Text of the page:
Making a difference
Any time disaster hits, proponents say, amateur radio operators are there to help, backed by a wealth of fixed and portable radio systems. This is why local authorities turn to hams when regular channels of communication fail, as was the case during 9/11 and Hurricane Katrina.
Providing emergency communications is a big part of the Amateur Radio Service and written into the FCC’s reasons for its creation. Besides making a difference during disasters, ARRL members help enhance homeland security. In fact, they’ve been doing so since the beginning.
The year was 1915. The United States officially was neutral at this stage of the Great War, and the U.S. Secret Service was keeping an eye out for foreign nationals who might be violating its neutrality while on American soil.
Some of their suspicions were focused on the German-owned Telefunken radio station WSL, which was based at Sayville on Long Island. Secret Service Chief W.J. Flynn was sure that the station was feeding intelligence back to Germany, but was unable to find proof. He had an inspiration: Why not ask a ham to listen in on WSL’s broadcasts? So Flynn recruited ARRL member Charles E. Apgar, who lived in Westfield, N.J., to listen in. Using a home-brewed recorder consisting of a Dictograph and a telephone receiver diaphragm, Apgar recorded WSL’s transmissions between 11 p.m. and 1:30 a.m., then rushed the recordings to the Secret Service for analysis.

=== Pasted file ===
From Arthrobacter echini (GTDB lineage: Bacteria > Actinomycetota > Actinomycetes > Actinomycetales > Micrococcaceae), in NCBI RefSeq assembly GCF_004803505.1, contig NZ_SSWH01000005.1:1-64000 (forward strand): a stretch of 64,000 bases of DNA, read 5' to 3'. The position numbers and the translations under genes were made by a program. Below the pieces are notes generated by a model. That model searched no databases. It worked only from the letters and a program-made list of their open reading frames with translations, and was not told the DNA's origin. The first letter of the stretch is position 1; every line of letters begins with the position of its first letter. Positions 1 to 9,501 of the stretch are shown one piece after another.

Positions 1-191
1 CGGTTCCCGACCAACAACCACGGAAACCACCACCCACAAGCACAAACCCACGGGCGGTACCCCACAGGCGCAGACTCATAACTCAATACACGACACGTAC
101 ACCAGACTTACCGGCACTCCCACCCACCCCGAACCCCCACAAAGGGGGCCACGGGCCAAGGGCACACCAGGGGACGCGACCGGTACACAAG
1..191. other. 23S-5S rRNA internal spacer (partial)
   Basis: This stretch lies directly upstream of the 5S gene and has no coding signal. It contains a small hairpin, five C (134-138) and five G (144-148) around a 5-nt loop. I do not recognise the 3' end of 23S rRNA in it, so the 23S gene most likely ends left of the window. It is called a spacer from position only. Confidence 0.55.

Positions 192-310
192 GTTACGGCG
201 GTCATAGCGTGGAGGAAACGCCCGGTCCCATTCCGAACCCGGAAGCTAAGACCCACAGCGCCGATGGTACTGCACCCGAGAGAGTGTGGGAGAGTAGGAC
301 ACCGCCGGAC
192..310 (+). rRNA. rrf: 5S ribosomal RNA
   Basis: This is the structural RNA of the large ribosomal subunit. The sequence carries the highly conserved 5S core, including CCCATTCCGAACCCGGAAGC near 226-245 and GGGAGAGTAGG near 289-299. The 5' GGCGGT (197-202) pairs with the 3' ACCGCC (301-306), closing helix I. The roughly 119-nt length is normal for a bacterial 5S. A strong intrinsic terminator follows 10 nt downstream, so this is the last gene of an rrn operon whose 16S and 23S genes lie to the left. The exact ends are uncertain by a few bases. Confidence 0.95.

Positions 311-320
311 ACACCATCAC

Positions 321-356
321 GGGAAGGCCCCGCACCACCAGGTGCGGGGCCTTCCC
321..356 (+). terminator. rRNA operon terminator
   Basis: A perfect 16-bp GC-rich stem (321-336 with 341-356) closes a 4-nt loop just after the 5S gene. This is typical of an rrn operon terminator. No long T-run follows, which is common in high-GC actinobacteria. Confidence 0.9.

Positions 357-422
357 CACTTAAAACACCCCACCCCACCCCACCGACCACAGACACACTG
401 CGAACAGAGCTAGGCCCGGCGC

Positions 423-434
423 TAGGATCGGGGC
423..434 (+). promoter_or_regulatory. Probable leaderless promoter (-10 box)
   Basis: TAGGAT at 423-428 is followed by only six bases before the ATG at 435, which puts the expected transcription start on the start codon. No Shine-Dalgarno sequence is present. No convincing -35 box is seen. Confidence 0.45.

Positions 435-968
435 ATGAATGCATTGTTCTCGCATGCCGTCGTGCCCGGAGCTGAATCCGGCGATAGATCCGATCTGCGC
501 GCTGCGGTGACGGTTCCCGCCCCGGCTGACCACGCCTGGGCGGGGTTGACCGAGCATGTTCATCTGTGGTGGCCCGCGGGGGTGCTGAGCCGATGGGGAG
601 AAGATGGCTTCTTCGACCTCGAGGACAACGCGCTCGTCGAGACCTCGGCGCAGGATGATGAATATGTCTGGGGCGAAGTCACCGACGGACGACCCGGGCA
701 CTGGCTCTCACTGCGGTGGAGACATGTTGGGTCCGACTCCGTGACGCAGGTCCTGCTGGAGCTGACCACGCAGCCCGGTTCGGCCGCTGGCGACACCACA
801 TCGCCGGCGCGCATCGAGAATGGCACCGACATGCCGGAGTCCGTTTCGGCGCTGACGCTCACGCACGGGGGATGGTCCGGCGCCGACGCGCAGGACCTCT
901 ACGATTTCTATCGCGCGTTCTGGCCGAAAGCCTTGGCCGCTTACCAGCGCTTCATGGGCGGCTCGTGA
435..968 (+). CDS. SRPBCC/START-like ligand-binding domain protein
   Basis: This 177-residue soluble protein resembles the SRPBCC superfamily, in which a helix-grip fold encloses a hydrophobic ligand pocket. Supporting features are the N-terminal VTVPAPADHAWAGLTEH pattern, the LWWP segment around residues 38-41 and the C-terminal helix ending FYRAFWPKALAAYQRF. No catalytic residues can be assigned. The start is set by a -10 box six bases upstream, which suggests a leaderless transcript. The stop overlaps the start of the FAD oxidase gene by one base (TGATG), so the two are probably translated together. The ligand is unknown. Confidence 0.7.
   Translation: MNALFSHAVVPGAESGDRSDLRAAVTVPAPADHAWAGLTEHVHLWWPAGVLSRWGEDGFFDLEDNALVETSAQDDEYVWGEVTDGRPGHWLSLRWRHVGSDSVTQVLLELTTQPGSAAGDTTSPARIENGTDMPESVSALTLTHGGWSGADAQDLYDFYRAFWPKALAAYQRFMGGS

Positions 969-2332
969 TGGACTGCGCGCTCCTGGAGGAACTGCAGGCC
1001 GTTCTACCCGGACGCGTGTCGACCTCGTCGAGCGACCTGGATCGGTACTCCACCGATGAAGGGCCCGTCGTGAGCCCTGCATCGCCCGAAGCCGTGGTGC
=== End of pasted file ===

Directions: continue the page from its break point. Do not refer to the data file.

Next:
“It soon became apparent that the station was sending information concerning Allied and neutral shipping to submarines at sea,” wrote DeSoto. Based on this evidence, the U.S. government seized WSL and interned its top managers.
The ARRL today
Given its rich past, it is not surprising that the ARRL puts a lot of emphasis on radio history. This is one of the reasons it still runs an amateur station, W1AW, in its headquarters in Newington, Conn. Dubbed the Hiram Percy Maxim Memorial Station, in honor of the man whose call sign was W1AW, this station maintains both antiques and the newest digital computerized equipment in working order, and broadcasts using both.
Local legend has it that Maxim’s ghost haunts W1AW, albeit in a friendly way.
Still, today’s ARRL is nothing if not modern. Most members have long traded in their Morse Code keys for microphones and computers, and have done their best to stay at the leading edge of RF technology. This, proponents say, is why hams are such a resource during disasters. They provide an unmatched combination of equipment and experience to government authorities, for free.
In the aftermath of Hurricane Katrina, “Over 200 amateur radio operators from 35 states and Canada were processed and deployed to the field” from Montgomery, Ala., wrote Greg Sarratt, ARRL Alabama section manager. More served at refugee centers and other locations around the country. “Amateurs in the field and at Montgomery worked long hours each day, working many consecutive days with no time off.” After 9/11, he said, hundreds of hams came from as far as Texas, California and Canada to New York to provide emergency communications. In particular, hams provide a communications lifeline for the American Red Cross and its teams.
As for the future? “Whenever Americans need us, we’ll be there,” said Pitts. “No matter how times change, the fascination of radio remains undimmed for our 150,000 members.”